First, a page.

Outgoing European Parliament President Pat Cox said: "Regrettably, Europe is too absent from European elections in east and west."
Commenting on the low turnout in the new member states, John Palmer, director of European Policy Centre, said to EURACTIV: "These elections have not been about anything, nothing about which direction Europe is going. And this has especially affected turn out in the new Members States where the voters are tired of elections, having recently gone through referenda on the accession to the EU."
Sebastian Kurpas, researcher at the Centre for European Policy Studies (CEPS), said to EURACTIV: "Even if participation has gone up in a number of old EU Member States, it is hard to see it as a greater engagement in European politics. Rather the election has been used by voters to 'present the bill' to ruling governments. In the UK the theme was the Iraq war, in Germany the economic performance of the Schrï¿½ government, in Italy on the figure of Silvio Berlusconi." To Mr Kurpas it seems that it is largely national themes dominating the debate and the participation varies according to the strength of these. The very low participation the new Members States can be seen as a sort of 'post accession blues' says Mr Kurpas."It is not clear what is all about to voters, So it has been a bit difficult to motivate them."
"There is a lack of awareness of what Europe is and does. It is too far removed from the ordinary citizen. Not European, but national elections were on the agenda of the election campaigns," Marek Hannibal, spokesperson from the EPP-ED group for the Czech Republic said on the low turnout in the Central and Eastern European new Member States.
President of the Young European Federalists (JEF-Europe) Jon Worth underlined this point. "The clear message from these elections is that the European Union is presently not meeting its citizens’ needs. The European elections have proven to be too abstract, too distant. No one knows what will change after voting one way or another in the European elections. That simply has to change." JEF-Europe would grant more power to the European Parliament. As a first step, it would give it powers to elect the President of the European Commission.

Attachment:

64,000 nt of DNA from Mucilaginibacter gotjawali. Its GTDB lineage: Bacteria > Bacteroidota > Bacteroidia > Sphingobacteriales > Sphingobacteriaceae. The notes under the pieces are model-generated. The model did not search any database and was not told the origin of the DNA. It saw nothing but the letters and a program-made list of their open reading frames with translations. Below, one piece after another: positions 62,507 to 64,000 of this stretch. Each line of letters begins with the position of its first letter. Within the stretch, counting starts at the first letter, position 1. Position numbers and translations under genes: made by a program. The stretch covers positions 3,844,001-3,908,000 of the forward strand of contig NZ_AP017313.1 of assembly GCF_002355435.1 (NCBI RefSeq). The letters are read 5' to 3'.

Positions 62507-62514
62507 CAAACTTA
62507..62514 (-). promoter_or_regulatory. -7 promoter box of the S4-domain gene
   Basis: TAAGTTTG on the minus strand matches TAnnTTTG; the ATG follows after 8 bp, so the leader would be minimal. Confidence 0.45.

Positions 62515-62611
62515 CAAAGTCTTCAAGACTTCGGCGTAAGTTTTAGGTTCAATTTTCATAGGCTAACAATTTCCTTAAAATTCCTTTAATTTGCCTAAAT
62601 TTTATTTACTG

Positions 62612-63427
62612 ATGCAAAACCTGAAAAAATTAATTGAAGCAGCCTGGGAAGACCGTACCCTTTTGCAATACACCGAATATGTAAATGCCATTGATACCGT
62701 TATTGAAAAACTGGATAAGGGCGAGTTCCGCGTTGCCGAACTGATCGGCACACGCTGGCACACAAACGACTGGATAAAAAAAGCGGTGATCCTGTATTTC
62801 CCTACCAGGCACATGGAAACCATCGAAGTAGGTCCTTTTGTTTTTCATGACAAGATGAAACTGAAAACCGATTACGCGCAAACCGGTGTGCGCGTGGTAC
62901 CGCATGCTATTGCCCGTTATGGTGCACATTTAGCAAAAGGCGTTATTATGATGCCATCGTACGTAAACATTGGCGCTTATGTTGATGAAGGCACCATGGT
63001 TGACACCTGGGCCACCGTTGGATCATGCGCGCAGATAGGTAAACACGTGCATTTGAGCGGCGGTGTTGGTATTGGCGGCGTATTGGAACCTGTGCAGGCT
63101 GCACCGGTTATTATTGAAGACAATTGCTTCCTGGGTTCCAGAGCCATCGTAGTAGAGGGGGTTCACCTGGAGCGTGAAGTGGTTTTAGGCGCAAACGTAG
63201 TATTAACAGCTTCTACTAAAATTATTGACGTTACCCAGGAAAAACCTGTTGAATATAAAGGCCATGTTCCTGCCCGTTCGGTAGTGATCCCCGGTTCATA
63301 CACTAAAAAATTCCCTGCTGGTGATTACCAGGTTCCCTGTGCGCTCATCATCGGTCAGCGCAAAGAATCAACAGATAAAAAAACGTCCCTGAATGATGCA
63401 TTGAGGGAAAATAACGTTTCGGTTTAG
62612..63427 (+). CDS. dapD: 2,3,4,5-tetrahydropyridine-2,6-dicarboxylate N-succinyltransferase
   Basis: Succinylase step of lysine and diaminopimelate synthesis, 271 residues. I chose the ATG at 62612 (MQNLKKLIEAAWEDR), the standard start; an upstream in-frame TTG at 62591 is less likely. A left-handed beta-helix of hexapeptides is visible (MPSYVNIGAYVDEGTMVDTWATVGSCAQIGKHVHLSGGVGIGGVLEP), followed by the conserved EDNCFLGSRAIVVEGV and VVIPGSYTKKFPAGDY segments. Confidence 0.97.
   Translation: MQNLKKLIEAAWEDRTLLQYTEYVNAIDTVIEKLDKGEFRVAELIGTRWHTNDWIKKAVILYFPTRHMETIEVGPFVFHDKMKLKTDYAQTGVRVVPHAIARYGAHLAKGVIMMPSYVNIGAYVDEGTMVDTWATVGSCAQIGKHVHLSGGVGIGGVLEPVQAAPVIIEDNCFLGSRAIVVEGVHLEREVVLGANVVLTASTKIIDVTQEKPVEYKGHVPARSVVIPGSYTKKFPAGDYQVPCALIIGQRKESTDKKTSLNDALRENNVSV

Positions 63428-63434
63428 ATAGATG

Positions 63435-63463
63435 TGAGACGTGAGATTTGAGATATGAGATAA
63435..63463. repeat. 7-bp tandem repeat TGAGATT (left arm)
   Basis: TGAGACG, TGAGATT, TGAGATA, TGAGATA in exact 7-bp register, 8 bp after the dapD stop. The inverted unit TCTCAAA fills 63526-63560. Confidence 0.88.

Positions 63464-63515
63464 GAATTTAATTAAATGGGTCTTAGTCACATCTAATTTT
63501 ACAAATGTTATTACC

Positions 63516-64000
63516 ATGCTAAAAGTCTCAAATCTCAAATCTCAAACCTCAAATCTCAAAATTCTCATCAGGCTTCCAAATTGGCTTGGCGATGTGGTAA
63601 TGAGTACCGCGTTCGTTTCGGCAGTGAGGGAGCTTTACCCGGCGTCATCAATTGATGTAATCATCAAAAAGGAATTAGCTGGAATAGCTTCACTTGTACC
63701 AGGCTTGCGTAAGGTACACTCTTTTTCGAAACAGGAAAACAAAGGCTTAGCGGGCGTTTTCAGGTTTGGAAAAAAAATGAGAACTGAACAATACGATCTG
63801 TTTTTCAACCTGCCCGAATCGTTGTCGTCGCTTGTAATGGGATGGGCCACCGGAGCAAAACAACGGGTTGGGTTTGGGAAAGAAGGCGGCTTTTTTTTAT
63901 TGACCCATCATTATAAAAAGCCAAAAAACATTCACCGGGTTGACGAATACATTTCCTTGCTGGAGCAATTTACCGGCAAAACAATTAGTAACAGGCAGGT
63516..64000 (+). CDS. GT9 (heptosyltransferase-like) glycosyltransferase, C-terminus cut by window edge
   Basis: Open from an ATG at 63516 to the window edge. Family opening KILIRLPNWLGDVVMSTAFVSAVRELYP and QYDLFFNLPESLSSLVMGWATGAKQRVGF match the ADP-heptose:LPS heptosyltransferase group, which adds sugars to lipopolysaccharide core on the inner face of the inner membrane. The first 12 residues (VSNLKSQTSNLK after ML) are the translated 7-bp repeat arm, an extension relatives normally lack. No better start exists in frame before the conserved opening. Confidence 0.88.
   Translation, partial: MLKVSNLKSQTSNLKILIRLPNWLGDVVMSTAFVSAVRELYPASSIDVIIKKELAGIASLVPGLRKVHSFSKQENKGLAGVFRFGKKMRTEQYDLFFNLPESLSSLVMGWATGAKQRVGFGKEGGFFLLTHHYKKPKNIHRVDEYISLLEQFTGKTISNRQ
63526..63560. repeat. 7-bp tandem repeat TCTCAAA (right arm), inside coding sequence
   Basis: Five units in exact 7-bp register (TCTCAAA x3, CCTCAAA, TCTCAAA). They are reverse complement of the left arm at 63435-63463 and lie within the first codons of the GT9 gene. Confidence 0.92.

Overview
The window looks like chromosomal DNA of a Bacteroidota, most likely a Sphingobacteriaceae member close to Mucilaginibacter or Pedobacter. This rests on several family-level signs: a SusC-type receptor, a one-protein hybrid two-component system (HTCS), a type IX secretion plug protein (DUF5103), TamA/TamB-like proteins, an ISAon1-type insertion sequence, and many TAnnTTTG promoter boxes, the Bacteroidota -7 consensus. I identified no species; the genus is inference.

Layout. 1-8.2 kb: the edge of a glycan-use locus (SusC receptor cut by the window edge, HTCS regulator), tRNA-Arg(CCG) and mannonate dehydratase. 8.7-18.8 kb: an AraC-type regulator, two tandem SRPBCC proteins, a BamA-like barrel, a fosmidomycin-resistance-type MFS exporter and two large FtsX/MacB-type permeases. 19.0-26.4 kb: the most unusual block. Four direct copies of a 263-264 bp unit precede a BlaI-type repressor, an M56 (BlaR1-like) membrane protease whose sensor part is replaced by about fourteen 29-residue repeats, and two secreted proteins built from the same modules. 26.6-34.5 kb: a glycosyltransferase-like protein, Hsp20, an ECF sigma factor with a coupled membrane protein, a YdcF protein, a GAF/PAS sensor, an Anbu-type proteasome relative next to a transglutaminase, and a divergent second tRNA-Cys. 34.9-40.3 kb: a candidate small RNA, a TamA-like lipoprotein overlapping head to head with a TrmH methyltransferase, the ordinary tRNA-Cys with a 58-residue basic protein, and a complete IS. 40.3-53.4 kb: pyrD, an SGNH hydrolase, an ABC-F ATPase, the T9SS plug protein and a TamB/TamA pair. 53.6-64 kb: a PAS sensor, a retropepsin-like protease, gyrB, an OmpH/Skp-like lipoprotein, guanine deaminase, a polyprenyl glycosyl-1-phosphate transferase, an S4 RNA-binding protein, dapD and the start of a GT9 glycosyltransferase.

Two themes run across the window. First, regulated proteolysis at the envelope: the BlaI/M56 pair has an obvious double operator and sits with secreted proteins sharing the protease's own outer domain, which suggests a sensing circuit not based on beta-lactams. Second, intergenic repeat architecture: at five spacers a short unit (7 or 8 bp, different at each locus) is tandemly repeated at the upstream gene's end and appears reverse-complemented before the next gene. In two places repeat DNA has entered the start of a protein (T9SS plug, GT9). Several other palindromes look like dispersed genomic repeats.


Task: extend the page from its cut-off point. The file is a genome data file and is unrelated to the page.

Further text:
John Hontelez, head of the largest federation of environmental organisations in Europe, said 'these elections show that Member States' governments and the European Commission have failed to increase the EU's credibility with its citizens. Only four out of ten voters gave their vote to parties supporting the EU. The others were just not motivated, or actively supported parties critical or dismissive of the EU'. He continued, 'For many citizens, the EU is not recognised as the body that works for a better quality of life and for a safe and prosperous future for our children. The work of the EU institutions on sustainable development, protection of public health and environmental protection was not publicised enough in the election campaigns'.
"The low turn out at th e European elections shows that a new form of dialogue between the European Union and its citizens has to be established," said Christoph Leitl, President of EUROCHAMBRES. He continued: "Europe has not got its message through to its citizens". Mr Leitl warned against ignoring the low voter turnout and the big success of the eurosceptic parties: "Europe can only be built via a bottom-up approach. We will fail if we do not succeed to enthuse people for the European idea. Therefore, information and communication about the benefits of the European Union for each citizen must play a bigger part in the way European institutions go about their business."